Trade Influences In Australia’s Allocation Market: Can Allocations Provide Environmental Water?
Free (open access)
227 - 239
A. Loch & H. Bjornlund
Over the last 25 years water markets in Australia have been used to transfer water entitlements and allocations between irrigators, helping them to manage the risks associated with water supply and the demand for structural change. More recently governments have entered entitlement markets to purchase water for the environment. This paper hypothesises that a focus on purchasing entitlements will not motivate a sufficient number of irrigators to engage in the provision of environmental water. It is hypothesised that governments may need to enter the allocation market to secure long-term arrangements for counter-cyclical provision of environmental water. Avoiding any negative impacts of interference on the traditional users of this market requires a greater understanding of how irrigators currently use allocations, and what drives their decisions to buy and sell. This paper provides the findings of qualitative research involving 39 irrigators in three states within the Murray-Darling Basin in Australia. The findings provide a preliminary assessment of the factors influencing irrigators’ decisions to trade allocations and how these factors change across and within seasons. Irrigator attitudes toward government use of the allocation market to support counter-cyclic environmental water provision are also examined. Overall, irrigators appear comfortable with the notion of trading in allocations with the government, rather than in entitlements alone. Keywords: allocation trading, environmental water provision, trade influences, Murray-Darling Basin.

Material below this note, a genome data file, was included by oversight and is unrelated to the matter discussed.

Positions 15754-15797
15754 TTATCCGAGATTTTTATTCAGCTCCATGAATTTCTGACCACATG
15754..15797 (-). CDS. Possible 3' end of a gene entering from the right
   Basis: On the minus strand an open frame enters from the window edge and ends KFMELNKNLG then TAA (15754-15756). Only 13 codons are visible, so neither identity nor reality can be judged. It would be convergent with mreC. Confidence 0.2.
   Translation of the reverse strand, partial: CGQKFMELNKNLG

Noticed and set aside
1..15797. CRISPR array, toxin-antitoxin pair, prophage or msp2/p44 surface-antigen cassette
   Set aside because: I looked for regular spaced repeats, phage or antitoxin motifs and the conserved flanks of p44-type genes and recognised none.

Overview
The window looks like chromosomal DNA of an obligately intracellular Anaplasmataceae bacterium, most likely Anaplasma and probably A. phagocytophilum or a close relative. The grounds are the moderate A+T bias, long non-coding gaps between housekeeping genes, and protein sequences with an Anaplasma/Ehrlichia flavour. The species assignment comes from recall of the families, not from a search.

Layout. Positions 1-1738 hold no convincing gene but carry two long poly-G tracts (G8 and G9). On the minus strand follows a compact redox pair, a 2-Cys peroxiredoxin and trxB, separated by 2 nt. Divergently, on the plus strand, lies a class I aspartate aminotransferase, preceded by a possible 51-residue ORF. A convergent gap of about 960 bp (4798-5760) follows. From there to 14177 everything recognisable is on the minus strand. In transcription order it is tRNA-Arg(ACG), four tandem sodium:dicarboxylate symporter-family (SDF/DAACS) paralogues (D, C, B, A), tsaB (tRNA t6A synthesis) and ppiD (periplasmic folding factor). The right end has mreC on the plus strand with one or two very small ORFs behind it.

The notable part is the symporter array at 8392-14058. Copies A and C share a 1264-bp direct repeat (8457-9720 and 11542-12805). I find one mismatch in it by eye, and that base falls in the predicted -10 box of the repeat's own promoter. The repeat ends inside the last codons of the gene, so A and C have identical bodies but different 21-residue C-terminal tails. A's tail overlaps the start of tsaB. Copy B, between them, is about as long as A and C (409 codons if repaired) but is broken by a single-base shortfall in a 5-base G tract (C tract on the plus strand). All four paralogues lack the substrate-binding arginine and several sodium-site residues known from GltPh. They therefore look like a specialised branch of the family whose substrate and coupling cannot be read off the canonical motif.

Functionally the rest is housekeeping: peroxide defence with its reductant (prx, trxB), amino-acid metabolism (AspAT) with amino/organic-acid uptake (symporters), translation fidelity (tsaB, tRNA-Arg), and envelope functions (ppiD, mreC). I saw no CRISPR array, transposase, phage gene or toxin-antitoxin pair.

allocation trading, environmental water provision, trade influences,Murray-Darling Basin